Then he gave me a list of Bernard Cornwell books that he needed and went off to work. He said good luck with what happens next at Winterfell.

I look at the Anais Nin journals for a while and think about Anais Nin.

A child outside says: mum can we check in here for the ‘just shocking’ books that I still want to get. They continue slowly past in serious discussion. The child lists the titles he needs and he jumps in the air as he recites each one.

I am asked for Tales of the Alhambra by Washington Irving, The New Bandsaw Box Book, A Biography of Cleopatra by Margaret George, Heart of Darkness, The Brothers Karamazov, Catcher in the Rye, an autobiography of Jimmy Barnes and Vargic’s Miscellany Book of Maps.

A lady asked how much the peacock outside the window costs but I said it was mine and not for sale. She said she had one the like but her friend took it.

A customer returns to lend me her copy of The Magician of Karakosk.

I am looking through a Heath Anthology of American Literature, two volumes which also arrived for me today and they are heavy. And each of them is 3000 pages long and they are second hand, inexpensive and the contents pages list Alice Walker, Lucille Clifton and Elizabeth Bishop…and Flannery O’Connor and more and more that I have never seen.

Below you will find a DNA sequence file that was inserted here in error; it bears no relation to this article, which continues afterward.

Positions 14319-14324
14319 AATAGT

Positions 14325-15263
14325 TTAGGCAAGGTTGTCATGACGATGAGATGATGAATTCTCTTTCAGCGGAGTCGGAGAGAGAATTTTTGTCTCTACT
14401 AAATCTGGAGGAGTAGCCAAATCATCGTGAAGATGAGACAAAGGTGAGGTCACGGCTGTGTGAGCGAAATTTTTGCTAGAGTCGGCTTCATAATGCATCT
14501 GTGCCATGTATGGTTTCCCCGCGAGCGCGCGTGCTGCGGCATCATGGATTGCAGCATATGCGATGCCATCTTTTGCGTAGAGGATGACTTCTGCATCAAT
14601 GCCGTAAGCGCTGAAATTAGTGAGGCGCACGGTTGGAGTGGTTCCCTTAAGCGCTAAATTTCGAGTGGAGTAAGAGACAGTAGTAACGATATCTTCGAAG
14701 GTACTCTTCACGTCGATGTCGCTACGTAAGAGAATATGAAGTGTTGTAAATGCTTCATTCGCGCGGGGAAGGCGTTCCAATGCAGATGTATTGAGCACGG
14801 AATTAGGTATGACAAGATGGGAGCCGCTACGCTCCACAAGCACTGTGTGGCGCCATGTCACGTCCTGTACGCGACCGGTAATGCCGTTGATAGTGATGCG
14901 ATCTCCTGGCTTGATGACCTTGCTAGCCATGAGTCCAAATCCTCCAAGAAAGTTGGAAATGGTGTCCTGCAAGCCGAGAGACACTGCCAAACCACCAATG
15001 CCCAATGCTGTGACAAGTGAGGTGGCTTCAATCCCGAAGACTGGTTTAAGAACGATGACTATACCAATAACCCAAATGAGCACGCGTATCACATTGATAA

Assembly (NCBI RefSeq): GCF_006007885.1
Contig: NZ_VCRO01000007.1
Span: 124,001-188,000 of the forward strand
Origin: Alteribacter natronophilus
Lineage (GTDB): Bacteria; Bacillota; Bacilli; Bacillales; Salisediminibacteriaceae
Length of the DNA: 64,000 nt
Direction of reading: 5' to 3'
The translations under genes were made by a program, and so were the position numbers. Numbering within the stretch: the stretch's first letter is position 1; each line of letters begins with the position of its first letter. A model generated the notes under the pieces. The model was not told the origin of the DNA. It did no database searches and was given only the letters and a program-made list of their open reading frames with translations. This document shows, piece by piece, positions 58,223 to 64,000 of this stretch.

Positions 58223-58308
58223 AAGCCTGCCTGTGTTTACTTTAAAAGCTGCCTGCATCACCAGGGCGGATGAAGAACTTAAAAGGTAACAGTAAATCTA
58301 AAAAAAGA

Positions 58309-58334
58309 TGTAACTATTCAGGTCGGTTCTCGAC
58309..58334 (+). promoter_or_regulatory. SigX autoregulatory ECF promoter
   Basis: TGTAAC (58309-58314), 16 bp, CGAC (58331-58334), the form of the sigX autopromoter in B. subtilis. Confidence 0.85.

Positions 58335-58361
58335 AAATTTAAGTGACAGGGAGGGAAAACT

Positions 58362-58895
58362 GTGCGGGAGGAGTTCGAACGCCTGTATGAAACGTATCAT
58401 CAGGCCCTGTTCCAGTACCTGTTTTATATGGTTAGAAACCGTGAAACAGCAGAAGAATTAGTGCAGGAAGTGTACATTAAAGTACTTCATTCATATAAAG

Robert comes back and I show him the Anthologies of American Literature and he says: ‘wow’. I show him the contents and point out the African American writers, the American Indian writers and the women writers and I know that this will please him. And it does impress him because he wants to buy them both but I have to say that these are not for sale but he can borrow them when I am finished. He says how long will this be and I tell him 100 years and he is even more impressed.

Photography by Roman Kraft

 

Grief

landstrasse

I remember when a couple lent me a book they loved. It was called Madness: A Memoir by Kate Richards. I wondered if I would find the time to read it. But then I did read it. I was caught by the first paragraph which described a young woman who has attempted to cut off her own arm. I read the whole book and will never forget it.

I returned the book when they came back to my shop and thanked them. They said that this book was respectful and very very good and that their own daughter once attempted suicide. And the second time she succeeded.

They stood there, she, the mother with her book: Growing Roses Successfully and he with a book by John Grisham and me standing there with nothing at all.

 

I brought you a tomato.

20160909_115123
?